NCCN Guidelines for Patients® | Chronic Lymphocytic Leukemia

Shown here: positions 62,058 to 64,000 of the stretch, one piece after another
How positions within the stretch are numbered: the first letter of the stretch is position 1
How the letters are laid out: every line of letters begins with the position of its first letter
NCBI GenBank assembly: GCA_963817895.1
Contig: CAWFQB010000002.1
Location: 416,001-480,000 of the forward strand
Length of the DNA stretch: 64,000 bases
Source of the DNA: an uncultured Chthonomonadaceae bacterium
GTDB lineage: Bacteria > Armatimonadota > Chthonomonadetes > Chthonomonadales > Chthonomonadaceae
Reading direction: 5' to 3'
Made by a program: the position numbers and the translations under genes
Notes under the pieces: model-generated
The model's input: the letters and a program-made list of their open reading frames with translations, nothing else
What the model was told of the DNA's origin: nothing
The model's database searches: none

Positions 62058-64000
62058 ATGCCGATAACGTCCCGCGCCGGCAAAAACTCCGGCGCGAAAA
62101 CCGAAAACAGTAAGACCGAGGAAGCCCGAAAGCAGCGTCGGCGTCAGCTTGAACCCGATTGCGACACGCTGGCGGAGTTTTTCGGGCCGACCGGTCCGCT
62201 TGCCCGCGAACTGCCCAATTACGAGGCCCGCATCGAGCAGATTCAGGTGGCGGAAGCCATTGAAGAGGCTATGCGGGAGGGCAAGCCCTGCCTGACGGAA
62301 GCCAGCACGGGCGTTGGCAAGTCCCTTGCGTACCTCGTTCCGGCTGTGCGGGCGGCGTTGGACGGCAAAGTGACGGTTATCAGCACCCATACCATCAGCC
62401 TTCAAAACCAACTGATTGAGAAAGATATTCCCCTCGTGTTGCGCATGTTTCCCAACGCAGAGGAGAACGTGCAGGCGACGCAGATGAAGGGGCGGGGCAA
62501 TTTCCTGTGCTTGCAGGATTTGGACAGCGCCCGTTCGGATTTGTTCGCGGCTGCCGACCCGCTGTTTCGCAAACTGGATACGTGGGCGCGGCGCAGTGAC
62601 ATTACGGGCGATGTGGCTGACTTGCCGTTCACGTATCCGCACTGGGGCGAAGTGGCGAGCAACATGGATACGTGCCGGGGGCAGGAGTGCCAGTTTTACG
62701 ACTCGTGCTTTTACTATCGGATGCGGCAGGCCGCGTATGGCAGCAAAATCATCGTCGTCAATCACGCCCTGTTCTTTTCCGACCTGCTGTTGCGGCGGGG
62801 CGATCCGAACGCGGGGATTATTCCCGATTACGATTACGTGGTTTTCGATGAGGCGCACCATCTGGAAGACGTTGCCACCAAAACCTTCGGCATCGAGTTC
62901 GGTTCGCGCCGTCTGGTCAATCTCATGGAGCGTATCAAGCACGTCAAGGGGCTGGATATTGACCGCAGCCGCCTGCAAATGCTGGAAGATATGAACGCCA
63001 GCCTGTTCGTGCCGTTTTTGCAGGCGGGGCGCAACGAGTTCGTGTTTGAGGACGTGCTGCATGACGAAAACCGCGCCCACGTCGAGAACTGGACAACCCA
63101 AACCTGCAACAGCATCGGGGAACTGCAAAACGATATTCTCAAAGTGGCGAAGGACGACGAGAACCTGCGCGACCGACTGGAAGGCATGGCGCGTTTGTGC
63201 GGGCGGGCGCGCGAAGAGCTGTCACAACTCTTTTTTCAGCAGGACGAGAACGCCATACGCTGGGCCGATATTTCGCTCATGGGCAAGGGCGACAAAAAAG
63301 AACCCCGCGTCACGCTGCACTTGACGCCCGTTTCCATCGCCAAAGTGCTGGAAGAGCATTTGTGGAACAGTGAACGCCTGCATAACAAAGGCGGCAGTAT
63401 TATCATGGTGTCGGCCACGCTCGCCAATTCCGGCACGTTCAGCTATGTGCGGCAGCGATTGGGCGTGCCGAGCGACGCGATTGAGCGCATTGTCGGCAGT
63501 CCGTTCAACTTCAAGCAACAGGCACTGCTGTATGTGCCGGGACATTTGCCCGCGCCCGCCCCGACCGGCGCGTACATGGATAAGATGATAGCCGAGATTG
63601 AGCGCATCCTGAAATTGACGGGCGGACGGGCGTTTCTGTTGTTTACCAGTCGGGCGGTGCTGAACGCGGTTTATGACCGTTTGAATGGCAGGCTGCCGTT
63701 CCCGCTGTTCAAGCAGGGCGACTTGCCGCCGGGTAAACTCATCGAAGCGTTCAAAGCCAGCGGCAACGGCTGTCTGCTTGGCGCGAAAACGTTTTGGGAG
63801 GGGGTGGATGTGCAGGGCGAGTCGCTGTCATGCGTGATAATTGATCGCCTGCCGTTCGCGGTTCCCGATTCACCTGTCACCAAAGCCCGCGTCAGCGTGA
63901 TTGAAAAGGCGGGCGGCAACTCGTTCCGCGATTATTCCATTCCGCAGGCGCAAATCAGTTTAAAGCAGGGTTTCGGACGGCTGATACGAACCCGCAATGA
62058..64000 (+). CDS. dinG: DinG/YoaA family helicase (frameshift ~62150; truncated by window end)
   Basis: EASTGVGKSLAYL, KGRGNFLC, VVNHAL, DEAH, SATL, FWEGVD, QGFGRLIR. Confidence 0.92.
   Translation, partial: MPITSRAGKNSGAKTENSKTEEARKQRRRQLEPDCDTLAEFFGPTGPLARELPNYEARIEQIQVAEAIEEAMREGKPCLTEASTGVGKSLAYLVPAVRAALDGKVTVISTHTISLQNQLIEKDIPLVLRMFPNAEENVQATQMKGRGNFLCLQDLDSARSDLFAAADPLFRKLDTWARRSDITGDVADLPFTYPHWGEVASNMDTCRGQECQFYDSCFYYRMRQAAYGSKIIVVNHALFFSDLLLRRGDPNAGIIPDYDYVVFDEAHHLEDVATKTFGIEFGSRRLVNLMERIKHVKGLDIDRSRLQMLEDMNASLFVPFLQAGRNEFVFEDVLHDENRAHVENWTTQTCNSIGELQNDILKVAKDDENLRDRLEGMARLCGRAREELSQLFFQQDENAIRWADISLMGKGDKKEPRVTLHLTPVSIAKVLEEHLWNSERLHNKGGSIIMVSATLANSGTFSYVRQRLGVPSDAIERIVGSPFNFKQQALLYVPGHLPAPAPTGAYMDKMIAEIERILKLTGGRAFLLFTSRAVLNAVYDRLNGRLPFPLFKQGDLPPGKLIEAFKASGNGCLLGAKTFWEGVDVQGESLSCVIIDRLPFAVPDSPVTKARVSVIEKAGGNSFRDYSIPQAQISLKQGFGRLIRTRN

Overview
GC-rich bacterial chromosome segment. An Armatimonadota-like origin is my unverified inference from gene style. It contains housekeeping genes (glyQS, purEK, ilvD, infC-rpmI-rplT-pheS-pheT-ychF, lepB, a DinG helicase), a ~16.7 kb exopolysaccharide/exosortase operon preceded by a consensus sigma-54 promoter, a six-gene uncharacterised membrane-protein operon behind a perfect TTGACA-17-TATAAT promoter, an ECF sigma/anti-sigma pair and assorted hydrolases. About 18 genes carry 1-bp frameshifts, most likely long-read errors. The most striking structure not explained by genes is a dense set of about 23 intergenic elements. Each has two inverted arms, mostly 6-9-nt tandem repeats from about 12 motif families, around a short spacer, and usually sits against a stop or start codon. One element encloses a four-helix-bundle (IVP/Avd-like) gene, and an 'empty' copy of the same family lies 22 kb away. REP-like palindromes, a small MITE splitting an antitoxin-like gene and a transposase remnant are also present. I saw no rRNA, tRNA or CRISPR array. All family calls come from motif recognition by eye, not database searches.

12 NCCN Guidelines for Patients ® : Chronic Lymphocytic Leukemia, 2018 1 Chronic lymphocytic leukemia First tests for CLL For diagnosis, B-cells should also be tested for which proteins are in the cells’ surface (membrane). See Figure 5. This is called immunophenotyping (flow cytometry). If there are fewer than 5,000 monoclonal B-cells, no enlarged lymph nodes, and no other signs of CLL, you may have MBL ( m onoclonal B - l ymphocytosis). MBL is common, especially among older adults. It is not cancer and very few people with MBL develop CLL. The recommended care for MBL is observation. Observation or “watch and wait” is a period of testing to watch for changes in status. Some people won’t need treatment for years if at all. A common test of cells is IHC ( i mmuno h isto c hemistry). This method involves applying a chemical marker to cells and looking at them with a microscope. Flow cytometry is a newer method by which some cell tests can be done. Flow cytometry can be used to count B-cells, confirm clonality, and do immunophenotyping. This method involves first adding a marker—a light-sensitive dye—to cells. Then, your blood will be passed through a flow cytometry machine. The machine measures surface proteins on thousands of cells. Flow cytometry is commonly used to diagnose CLL. When being tested for CLL, mantle cell lymphoma needs to be ruled out. Mantle cell is a closely related type of blood cancer. This cancer has high levels of the protein called cyclin D1. There is too much cyclin D1 because of abnormal chromosomes in cells. To rule out mantle cell lymphoma, your blood may be tested with a cytospin machine for cyclin D1. Another test option is FISH ( f luorescence i n s itu h ybridization) to test for abnormal chromosomes. Most often, flow cytometry on a blood sample can be used to diagnosis CLL. However, for some people, another method is needed. In these cases, a biopsy of your lymph nodes is advised. A biopsy removes tissue samples to test for cancer. You will need anesthesia to numb the site. Then, part or all of one or more lymph nodes will be removed through a cut made in your skin. B-cells from the removed nodes will be tested with an IHC panel for the immunophenotype. The panel should include testing for CD3, CD5, CD10, CD20, CD23, and cyclin D1 proteins. Figure 5 CD20 protein CLL cells have a common pattern of proteins in their membrane. This pattern includes the presence of CD5, CD19, and CD23 proteins, some CD20, and no CD10 proteins. Immunophenotyping is the process of identifying the proteins in cells’ membranes. Derivative work of Rituximab Binding to CD20 on a B Cell Surface by NIAID available at Rituxima_Binding_ to_CD20_on_a_B_Cell_Surface_(6830897205).jpg under a Creative Commons Attribution 2.0 Generic license